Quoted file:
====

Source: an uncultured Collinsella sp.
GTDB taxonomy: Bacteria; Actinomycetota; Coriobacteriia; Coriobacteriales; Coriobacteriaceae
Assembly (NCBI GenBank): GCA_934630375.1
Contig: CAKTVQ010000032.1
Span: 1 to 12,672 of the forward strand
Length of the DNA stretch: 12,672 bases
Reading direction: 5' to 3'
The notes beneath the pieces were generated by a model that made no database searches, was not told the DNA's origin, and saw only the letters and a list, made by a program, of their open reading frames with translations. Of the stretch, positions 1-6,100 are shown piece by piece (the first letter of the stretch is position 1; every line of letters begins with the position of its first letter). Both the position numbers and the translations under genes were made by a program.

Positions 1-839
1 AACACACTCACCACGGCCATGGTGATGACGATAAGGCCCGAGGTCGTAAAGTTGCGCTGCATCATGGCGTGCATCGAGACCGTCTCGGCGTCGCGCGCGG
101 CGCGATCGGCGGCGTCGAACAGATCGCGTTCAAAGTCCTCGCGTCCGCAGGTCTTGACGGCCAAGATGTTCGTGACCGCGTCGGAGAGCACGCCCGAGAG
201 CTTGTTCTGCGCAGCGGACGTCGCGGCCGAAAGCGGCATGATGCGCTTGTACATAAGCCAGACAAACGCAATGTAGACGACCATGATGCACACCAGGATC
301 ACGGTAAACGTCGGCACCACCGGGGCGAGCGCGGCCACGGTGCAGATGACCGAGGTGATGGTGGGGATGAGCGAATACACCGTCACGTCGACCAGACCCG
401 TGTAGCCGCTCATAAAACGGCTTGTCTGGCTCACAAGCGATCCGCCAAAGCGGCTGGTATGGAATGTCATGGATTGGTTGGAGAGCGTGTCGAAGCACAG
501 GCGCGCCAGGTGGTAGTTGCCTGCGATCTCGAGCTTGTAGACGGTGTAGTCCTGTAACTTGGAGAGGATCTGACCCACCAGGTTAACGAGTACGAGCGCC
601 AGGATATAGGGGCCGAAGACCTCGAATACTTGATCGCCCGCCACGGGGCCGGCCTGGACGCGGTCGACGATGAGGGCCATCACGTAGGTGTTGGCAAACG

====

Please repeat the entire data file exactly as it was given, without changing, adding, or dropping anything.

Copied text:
Source: an uncultured Collinsella sp.
GTDB taxonomy: Bacteria; Actinomycetota; Coriobacteriia; Coriobacteriales; Coriobacteriaceae
Assembly (NCBI GenBank): GCA_934630375.1
Contig: CAKTVQ010000032.1
Span: 1 to 12,672 of the forward strand
Length of the DNA stretch: 12,672 bases
Reading direction: 5' to 3'
The notes beneath the pieces were generated by a model that made no database searches, was not told the DNA's origin, and saw only the letters and a list, made by a program, of their open reading frames with translations. Of the stretch, positions 1-6,100 are shown piece by piece (the first letter of the stretch is position 1; every line of letters begins with the position of its first letter). Both the position numbers and the translations under genes were made by a program.

Positions 1-839
1 AACACACTCACCACGGCCATGGTGATGACGATAAGGCCCGAGGTCGTAAAGTTGCGCTGCATCATGGCGTGCATCGAGACCGTCTCGGCGTCGCGCGCGG
101 CGCGATCGGCGGCGTCGAACAGATCGCGTTCAAAGTCCTCGCGTCCGCAGGTCTTGACGGCCAAGATGTTCGTGACCGCGTCGGAGAGCACGCCCGAGAG
201 CTTGTTCTGCGCAGCGGACGTCGCGGCCGAAAGCGGCATGATGCGCTTGTACATAAGCCAGACAAACGCAATGTAGACGACCATGATGCACACCAGGATC
301 ACGGTAAACGTCGGCACCACCGGGGCGAGCGCGGCCACGGTGCAGATGACCGAGGTGATGGTGGGGATGAGCGAATACACCGTCACGTCGACCAGACCCG
401 TGTAGCCGCTCATAAAACGGCTTGTCTGGCTCACAAGCGATCCGCCAAAGCGGCTGGTATGGAATGTCATGGATTGGTTGGAGAGCGTGTCGAAGCACAG
501 GCGCGCCAGGTGGTAGTTGCCTGCGATCTCGAGCTTGTAGACGGTGTAGTCCTGTAACTTGGAGAGGATCTGACCCACCAGGTTAACGAGTACGAGCGCC
601 AGGATATAGGGGCCGAAGACCTCGAATACTTGATCGCCCGCCACGGGGCCGGCCTGGACGCGGTCGACGATGAGGGCCATCACGTAGGTGTTGGCAAACG